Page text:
In the accompanying drawings,
FIG. 1 is a top (plan) view of a rain water run-off filtering system embodying the invention;
FIG. 2 is a sectional front view thereof, taken on the plane 2—2 in FIG. 1;
FIG. 3 is a transverse sectional view, taken on the vertical plane 3—3 in FIG. 2; and
FIG. 4 is an isometric sectional view of the system.
A rain water run-off filtering system embodying the invention is illustrated in FIGS. 1-4. The system, which for example may be installed under a parking lot adjacent a building, includes at least one holding tank 10 having at its top three manways 12,14,16, each covered by a grate or lid 18. The tank has a large volume (e.g., 6000 gallons), and is made of a strong non-corrosive material such as reinforced fiberglass. Suitable methods of making tanks from such materials are well known.
The tank is divided into three chambers by two partitions or walls 20, 22. The leftmost chamber 24 is the referred to as the inlet chamber. Numeral 26 denotes the central chamber and numeral 28 denotes the outlet chamber.
The manways are provided with ladders or steps 30, 32, 34. The inlet chamber 24 is entirely separated from the rest of the tank by the left partition 20. There is a single six-inch diameter orifice 36 in this partition, near the bottom of the tank. Run-off water enters the inlet chamber through an eight-inch PVC inlet pipe 38 at the top of the chamber, normally filling it to the level indicated by the broken line L. An overflow pipe 40 is provided to permit excess water an escape when the flow rate exceeds the capacity of the filter discussed below. The inlet of the overflow pipe is covered by a metal grating 42.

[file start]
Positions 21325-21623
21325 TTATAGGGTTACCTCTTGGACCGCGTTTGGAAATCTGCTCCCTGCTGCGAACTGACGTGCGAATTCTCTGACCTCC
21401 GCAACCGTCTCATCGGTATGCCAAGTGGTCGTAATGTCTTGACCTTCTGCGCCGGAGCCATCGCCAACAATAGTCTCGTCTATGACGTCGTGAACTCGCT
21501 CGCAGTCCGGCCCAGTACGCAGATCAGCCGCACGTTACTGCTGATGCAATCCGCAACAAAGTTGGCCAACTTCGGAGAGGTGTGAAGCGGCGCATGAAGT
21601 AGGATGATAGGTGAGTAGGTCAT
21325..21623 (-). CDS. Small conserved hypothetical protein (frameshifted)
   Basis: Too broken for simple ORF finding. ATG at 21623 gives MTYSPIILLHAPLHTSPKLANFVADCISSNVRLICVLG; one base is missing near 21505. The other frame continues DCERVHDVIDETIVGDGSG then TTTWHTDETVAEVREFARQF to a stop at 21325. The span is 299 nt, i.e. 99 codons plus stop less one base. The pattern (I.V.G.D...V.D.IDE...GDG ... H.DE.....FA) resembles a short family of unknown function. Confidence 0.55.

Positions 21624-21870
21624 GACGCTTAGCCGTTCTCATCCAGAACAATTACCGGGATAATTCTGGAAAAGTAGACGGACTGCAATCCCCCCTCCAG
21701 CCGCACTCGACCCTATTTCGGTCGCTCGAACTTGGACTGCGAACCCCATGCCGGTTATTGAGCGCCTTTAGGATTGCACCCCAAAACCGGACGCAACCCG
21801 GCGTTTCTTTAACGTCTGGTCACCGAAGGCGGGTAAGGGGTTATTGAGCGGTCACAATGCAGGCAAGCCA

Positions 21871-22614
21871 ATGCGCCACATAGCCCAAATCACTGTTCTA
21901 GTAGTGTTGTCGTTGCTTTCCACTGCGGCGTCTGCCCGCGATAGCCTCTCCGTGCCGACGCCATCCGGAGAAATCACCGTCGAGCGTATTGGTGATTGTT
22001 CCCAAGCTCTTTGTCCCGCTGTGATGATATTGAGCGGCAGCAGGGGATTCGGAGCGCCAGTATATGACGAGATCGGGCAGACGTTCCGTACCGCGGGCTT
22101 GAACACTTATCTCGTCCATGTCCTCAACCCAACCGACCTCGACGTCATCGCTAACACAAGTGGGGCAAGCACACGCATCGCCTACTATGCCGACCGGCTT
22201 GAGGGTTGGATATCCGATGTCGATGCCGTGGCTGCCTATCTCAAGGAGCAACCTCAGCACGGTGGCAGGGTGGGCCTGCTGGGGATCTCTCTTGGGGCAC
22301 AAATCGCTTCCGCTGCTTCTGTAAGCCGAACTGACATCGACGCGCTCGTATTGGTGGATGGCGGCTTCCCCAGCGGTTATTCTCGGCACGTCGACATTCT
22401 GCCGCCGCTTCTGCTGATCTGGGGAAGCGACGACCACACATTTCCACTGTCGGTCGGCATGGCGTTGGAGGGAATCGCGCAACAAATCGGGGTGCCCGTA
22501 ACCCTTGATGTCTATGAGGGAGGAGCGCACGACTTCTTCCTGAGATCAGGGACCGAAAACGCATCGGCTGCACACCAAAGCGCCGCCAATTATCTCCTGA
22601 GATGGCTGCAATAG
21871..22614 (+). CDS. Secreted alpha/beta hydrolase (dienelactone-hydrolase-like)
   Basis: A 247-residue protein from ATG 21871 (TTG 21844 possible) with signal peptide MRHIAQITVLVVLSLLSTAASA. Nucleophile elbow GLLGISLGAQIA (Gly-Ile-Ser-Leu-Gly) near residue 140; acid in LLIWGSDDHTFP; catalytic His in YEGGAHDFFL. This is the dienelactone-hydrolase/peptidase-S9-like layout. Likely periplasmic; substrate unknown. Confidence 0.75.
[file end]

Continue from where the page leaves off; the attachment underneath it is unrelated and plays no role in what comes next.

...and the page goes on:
A weir 44 is situated across the bottom of the central chamber, extending to a height of about three feet (slightly less than half the tank diameter), about two feet to the right of the left partition. The right partition 14 is three feet further to the right.
Within the central chamber, a filter bed is supported to the right of the weir by a horizontal grate 46 made of rigid fiberglass mesh. The grate is covered with a piece of fabric 48 upon which filter aggregate is applied to a depth of about thirty inches. The aggregate preferably is gravel and sand in three layers 50′, 50″, 50′″ separated from one another by pieces of nonwoven textile fabric having high puncture and burst resistance. The preferred layering scheme is a ten inch bottom layer of stone having a diameter of 0.5 to 2 inches, then an eighteen inch layer of sand, and at the top a two inch layer of 0.5 to 2 inch diameter stone. The stone layers should meet Virginia Department of Transportation (“VDOT”) stone specification No. 57. The sand should be ASTM C33 concrete sand of VDOT section 202 Grade A fine aggregate, or its equivalent.
The small volume 52 below the horizontal grate is an open channel through which water exits once is has percolated through the sand. Holes 54 in the outlet chamber partition, seen in FIG. 4, are the normal means of escape for water in the channel.
In normal operation, all the water entering the inlet chamber exits through the orifice in the left partition, then up over the weir, and down through the filter. Filtered water enters the right chamber, and drains out to a storm sewer through the outlet pipe 56.
A dewatering drain 58, having a gate valve (not shown), is installed in the right partition just above the filter, to provide means for water to bypass the filter during very heavy rains. It is important that bypass flow be permitted; otherwise sedimentary materials and pollutants previously retained by the sand could be washed out of the filter bed.
The materials and dimensions specified above are those presently preferred. Changes in dimensions, materials and proportions will occur to those of ordinary skill in the field of the invention.
Since the invention is subject to modifications and variations, it is intended that the foregoing description and the accompanying drawings shall be interpreted as only illustrative of the invention defined by the following claims.